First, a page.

The other big challenge is to keep the voice of Trouble consistent. The good news is that Carolyn is such a pro that the voice is clear and vibrant throughout her book, so I have an excellent model. That’s where my love of the modeling exercise comes in–it’s enjoyable to have the voice ready-made for me. I simply keep Familiar Trouble open on my desktop for reference. Carolyn has read my first chapter, and approved the voice, so I’m headed in the right direction. I’m only halfway through the writing, so let’s hope it sticks.

I’m loving this new challenge. I feel like I’m growing as a writer. Learning to write in a different style grows bran cells. I’m sure of it!

I’m anxious to finish writing Small Town Trouble to see how my first cozy experiment has gone. I could write more here about how writing this book is different from others I’ve written, but I’ll save that for another day, perhaps on my own blog, Notes From the Handbasket (you can go there even though I’m on sabbatical–I think I have 8 years’ worth of posts).

Do tell. What new projects have you taken on to encourage yourself to grow as a writer?

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First Page Critique: Legend of the Wild Ones

Photo courtesy of GoDaddy

Greetings and salutations, TKZers! Today a brave, anonymous writer has sent us the opening to a deliciously dark, supernatural tale. My comments are below. Hope you’ll weigh in, too.

Legend of the Wild Ones

Red covered the holly flour. A shadow was standing in the middle of the room red covering its hands, a corpse at its feet, a knife in its hand. The shadow leaned over the corpse and with its free hand checked the pulse of the body. Dead. Pleased the shadow walked over to the rope that hung next to the bed and pulled. It then sauntered back to the corpse, sat down next to it and waited.

At the other side of Woodrest Manor Ryker flew through the halls with a speed most humans would marvel at. His long blonde hair swishing behind him. His destination: the room of the master of the forest. He opened the holly door and for a while just stood their gawking at the sight before him. He shook himself out of his trance. No matter how many times it had happened he would never get used to this sight.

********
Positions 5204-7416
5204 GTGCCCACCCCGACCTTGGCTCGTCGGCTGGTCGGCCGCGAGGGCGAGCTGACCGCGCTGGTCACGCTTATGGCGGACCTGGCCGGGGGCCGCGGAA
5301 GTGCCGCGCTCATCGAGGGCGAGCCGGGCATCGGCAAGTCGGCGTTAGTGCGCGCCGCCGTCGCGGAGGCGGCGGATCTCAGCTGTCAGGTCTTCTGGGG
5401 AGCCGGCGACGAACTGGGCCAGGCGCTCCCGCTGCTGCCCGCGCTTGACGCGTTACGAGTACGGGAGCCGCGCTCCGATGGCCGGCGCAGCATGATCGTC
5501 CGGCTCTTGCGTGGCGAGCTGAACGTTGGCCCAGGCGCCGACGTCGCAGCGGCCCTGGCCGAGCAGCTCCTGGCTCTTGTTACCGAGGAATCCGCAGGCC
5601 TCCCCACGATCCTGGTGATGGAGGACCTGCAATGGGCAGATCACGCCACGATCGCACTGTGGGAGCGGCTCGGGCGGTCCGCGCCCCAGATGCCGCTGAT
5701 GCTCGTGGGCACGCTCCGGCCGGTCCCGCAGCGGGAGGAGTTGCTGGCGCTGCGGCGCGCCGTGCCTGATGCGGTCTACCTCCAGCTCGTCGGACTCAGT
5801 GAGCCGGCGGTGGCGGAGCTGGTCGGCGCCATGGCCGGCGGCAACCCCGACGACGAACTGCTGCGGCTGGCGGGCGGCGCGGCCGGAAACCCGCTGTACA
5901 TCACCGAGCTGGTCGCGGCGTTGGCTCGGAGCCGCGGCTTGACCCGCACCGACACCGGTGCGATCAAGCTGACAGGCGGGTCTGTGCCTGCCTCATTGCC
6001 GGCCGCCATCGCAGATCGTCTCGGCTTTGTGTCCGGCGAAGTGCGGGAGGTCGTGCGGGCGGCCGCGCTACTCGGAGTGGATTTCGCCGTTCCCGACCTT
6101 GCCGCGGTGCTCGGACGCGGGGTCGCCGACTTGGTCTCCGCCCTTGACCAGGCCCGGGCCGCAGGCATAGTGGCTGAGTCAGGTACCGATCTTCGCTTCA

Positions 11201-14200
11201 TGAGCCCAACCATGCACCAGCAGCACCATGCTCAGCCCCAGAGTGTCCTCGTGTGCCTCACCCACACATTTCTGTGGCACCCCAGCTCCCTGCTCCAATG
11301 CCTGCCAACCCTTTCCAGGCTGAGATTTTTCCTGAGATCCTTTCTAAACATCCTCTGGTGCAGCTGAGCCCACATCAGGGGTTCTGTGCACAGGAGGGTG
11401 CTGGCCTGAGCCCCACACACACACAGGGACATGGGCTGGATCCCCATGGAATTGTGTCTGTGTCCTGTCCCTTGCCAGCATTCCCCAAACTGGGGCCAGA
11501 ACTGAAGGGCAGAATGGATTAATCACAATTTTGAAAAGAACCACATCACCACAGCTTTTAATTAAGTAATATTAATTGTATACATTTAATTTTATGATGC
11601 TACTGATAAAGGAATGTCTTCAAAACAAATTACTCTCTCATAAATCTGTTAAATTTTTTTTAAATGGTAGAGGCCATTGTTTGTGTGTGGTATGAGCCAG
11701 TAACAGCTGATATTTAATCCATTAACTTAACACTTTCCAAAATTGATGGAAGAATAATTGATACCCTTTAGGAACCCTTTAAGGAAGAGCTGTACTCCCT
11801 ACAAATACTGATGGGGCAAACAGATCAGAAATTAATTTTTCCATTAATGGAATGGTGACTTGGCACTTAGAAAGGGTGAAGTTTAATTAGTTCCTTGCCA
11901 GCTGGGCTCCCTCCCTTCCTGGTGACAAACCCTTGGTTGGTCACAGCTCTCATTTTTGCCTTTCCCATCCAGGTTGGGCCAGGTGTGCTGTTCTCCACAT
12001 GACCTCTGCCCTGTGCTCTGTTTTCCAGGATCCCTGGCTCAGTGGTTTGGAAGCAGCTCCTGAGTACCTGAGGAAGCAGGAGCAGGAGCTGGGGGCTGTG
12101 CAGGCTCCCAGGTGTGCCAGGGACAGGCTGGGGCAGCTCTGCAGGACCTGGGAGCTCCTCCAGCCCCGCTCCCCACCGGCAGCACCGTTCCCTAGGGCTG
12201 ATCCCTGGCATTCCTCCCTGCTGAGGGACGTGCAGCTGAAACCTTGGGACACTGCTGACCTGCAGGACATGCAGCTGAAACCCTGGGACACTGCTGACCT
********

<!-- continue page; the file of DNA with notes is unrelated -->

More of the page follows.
The room was basked in moonlight. In the middle of the room there was a big puddle of blood. In the midst of it lay a corpse with a shadow sitting next to it. Slowly the shadow turned around to face Ryker. Though its face didn’t show any emotion it’s ember eyes showed enough. They twinkled with a sadistic kind of joy, that send a shiver down Rykers spine. Slowly he began to make his way over to the dead body. As if approaching a wild animal, not breaking eye contact with the shadow for a second. He crouched down to check for a pulse, there was none. Sighing Ryker relaxed and looked at the shadow with questioning eyes. “So Kaenia how did he get in this time?” Anyone knew that whoever even dared to think about breaking into Woodrest would be killed. And trying to get into Kaenias room was only for the suicidal.

Dear Brave Writer:

There’s a handy quote from an unlikely quarter—President William Howard Taft—that all writers should keep in mind: “Don’t write so that you can be understood, write so that you can’t be misunderstood.”

After reading this opening scene a couple of times, I think I understand what’s going on. But it would be much clearer on a single reading with clarification and correct punctuation. Readers—this one included—will sadly stop reading very quickly if they have to work too hard to understand what’s on the page.

My interpretation: Ryker, of the long blonde hair, is a kind of factotum for Kaenia, the shadowy master of the forest (and perhaps for others, as well), at Woodrest Manor. Someone—a “he”— broke into Kaenia’s room, and was subsequently killed (possibly by Kaenia, but we’re not certain). Kaenia rings for Ryker, who attends right away. Ryker is sickened, but Kaenia is pleased with itself (if it is a supernatural creature—here no gender is implied). Ryker bravely questions Kaenia, and the reader is left wanting to know if it will answer. (Cliffhangers are always good!)

First paragraph:

Let’s talk about the first line: “Red covered the holly flour.” I’m not trying to be silly, but I was immediately brought up short. At first I wondered if Red was a person who was covering up holly flour. As in flour made from holly. But further reading told me that definitely wasn’t the case. I’m guessing “flour” is meant to be “floor?” (Typos happen to us ALL, and breed like rabbits. We just move on.) But then I’m left to wonder at the image of a “holly floor.” A holly floor sounds really, really painful. If this detail is terribly important, give it more weight. It might be woven from the finest, oldest holly trees in the entire forest. Then we’ll know it’s botanical holly, and that the room is very special in a way we might be curious about.